The interview of Tom Clark by Ginger Campbell linked to below is unquestionably one of the best commentaries on the essence and implications of naturalism out there. It confronts head-on the issues of free will, morality, and what it is to be human.
It says that we are all natural creatures, that nature is what there is, and that nature is enough: That we don’t need anything supernatural to describe ourselves, nor do we need anything supernatural in order to lead meaningful, moral, and effective lives.
The following is my own over-simplified comparison of science and faith. I’m posting it for the purpose of generating conversation. Please substantiate your opinions with evidence and argumentation. I’m especially interested in hearing from those who think that faith is based on evidence. I hear this from time to time, but have never been able to tease out exactly the relationship between the two. Where does evidence end and faith begin? What principle warrants stepping beyond the evidence into faith?
Is DNA code? This question has been answered affirmatively by some in an attempt to argue that DNA requires an intelligent author. Therefore the more fundamental question is “Did DNA arise from a natural process or from an intelligent designer?”
This is a legitimate question, but not a unique one. Throughout history, millions of similar questions have been asked, all having the basic form of “Does X have a natural or a supernatural cause?” Plug pandemics, lighting or psychotic behavior into X as examples.
For most of these millions of questions of causation throughout history, there have been 2 basic approaches.
The most compelling argument in favor of any ideology or theory is its predictive power.
If an ideology makes a prediction and fails, this counts against its validity.
If an ideology makes no predictions that can be tested, its validity remains marginal as is must depend on other less conclusive methods of science.
If an ideology makes a successful prediction, this adds to the validity of the ideology.
As obvious as this is, there are those who attempt dismiss predictive power by actually claiming that predictive power is arbitrary and subjective. I recently exchanged over 14,000 e-mailed words with one individual in defense of the superiority of ideologies having predictive power, only to finally discover that he had not even the slightest notion about what predictive power is. He stated the following.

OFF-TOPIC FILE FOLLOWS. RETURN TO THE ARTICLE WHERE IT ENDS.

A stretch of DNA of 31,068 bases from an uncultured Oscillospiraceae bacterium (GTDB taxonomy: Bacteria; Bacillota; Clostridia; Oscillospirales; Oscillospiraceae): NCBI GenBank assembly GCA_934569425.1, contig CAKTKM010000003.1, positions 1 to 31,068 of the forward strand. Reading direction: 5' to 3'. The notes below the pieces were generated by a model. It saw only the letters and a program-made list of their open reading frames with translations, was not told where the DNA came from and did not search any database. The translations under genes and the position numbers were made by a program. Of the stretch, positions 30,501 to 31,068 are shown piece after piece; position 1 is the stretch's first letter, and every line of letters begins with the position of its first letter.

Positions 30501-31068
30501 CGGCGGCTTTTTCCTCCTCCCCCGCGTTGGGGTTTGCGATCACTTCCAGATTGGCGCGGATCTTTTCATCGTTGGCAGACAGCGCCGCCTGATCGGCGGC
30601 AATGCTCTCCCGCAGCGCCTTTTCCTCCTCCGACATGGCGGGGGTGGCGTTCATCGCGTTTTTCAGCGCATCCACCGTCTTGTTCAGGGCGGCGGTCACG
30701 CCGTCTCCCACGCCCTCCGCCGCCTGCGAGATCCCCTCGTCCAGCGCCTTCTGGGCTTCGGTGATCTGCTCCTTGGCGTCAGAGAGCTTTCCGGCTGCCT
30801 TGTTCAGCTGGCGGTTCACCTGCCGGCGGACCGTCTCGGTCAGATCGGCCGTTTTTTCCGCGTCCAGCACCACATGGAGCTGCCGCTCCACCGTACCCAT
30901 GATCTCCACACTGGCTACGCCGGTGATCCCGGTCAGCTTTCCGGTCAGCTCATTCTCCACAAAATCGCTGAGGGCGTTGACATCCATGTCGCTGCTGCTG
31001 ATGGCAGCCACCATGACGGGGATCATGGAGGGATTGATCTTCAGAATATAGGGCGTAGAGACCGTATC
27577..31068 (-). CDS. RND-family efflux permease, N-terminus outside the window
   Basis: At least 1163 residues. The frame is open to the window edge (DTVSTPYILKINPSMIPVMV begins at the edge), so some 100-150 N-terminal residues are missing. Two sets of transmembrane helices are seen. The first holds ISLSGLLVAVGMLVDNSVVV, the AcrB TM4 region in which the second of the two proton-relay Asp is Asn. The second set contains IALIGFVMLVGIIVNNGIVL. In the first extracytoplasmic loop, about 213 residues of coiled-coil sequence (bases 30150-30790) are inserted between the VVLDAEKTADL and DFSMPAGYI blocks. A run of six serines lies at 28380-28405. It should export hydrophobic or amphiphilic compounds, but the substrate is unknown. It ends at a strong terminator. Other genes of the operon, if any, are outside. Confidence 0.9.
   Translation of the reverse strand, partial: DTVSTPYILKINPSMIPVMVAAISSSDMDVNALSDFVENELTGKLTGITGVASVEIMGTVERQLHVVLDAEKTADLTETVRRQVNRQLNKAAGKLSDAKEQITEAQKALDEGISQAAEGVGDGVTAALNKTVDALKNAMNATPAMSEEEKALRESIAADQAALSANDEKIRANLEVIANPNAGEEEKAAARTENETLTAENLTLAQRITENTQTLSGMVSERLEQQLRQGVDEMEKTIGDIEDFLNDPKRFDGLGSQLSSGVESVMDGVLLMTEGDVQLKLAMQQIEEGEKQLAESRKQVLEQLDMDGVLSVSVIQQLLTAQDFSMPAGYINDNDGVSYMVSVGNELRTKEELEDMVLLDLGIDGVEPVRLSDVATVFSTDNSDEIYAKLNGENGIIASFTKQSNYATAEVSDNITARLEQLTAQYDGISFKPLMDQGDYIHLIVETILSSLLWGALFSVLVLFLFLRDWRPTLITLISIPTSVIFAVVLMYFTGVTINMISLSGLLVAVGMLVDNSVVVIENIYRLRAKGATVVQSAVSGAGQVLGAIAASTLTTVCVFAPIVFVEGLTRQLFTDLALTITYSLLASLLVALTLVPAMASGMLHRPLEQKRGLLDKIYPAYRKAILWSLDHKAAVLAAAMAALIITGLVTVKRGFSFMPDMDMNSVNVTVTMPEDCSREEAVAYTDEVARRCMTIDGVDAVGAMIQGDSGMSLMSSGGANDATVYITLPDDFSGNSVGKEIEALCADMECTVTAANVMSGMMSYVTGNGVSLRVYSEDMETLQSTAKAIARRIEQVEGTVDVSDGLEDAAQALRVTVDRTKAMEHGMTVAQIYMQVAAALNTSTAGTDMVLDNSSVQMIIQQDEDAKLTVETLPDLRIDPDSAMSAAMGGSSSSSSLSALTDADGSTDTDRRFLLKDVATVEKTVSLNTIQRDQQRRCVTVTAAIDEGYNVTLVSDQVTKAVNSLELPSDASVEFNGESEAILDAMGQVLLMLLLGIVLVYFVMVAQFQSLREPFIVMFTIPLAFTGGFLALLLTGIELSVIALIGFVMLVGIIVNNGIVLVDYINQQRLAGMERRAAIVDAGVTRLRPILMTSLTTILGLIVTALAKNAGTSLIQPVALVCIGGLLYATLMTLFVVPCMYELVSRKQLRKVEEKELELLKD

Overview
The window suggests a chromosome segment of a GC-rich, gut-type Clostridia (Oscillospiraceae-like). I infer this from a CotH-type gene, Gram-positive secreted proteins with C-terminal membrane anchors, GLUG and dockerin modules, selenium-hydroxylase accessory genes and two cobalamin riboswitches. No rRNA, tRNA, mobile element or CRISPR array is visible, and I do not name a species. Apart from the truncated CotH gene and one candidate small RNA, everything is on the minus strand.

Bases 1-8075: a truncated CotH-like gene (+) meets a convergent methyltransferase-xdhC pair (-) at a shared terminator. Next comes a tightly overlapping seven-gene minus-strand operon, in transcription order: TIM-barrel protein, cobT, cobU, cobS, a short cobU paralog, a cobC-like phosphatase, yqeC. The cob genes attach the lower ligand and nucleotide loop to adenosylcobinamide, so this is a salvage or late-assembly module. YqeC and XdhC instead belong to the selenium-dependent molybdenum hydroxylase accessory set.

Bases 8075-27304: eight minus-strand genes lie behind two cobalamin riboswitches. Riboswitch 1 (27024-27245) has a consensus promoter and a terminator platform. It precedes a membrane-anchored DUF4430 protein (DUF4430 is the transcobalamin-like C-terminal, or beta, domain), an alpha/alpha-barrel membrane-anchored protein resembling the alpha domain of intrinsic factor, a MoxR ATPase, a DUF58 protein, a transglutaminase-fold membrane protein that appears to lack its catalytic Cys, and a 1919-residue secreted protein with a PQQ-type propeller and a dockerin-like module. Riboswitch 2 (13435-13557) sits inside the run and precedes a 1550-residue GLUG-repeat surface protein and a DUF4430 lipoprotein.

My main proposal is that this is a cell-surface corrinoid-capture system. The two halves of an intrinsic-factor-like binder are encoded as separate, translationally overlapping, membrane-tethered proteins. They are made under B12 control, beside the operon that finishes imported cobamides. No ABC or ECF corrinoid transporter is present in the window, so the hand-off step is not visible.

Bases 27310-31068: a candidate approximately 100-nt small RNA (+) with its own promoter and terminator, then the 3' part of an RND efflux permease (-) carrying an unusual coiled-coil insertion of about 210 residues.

“Superior predictive power” is … like saying ok, we’re going to play a game, and the object of the game is to bounce the ball off the wall. We’ll play to 15, and when I bounce the ball off the wall, I score a point. Period. You don’t get a point when you bounce the ball off the wall. According to the rules, I always win, because I made up the rules.
In 1997 Stephen Jay Gould first introduced the notion that science and religion occupied two Non-Overlapping MAgisteria or domains, a concept he tagged NOMA. In his famous essay on this topic he writes the following.
I believe, with all my heart, in a respectful, even loving concordat between our magisteria—the NOMA solution. NOMA represents a principled position on moral and intellectual grounds, not a mere diplomatic stance. NOMA also cuts both ways. If religion can no longer dictate the nature of factual conclusions properly under the magisterium of science, then scientists cannot claim higher insight into moral truth from any superior knowledge of the world’s empirical constitution. This mutual humility has important practical consequences in a world of such diverse passions.
Religion is too important to too many people for any dismissal or denigration of the comfort still sought by many folks from theology. I may, for example, privately suspect that papal insistence on divine infusion of the soul represents a sop to our fears, a device for maintaining a belief in human superiority within an evolutionary world offering no privileged position to any creature. But I also know that souls represent a subject outside the magisterium of science. My world cannot prove or disprove such a notion, and the concept of souls cannot threaten or impact my domain. Moreover, while I cannot personally accept the Catholic view of souls, I surely honor the metaphorical value of such a concept both for grounding moral discussion and for expressing what we most value about human potentiality: our decency, care, and all the ethical and intellectual struggles that the evolution of consciousness imposed upon us. [ source ]
The erroneous assumption behind this concept of separate magisteria or domains of human activity is the assumption that religion occupies merely a moral space, and makes no positive claims that fall within reach of empirical falsification. This is clearly not true. Continue reading →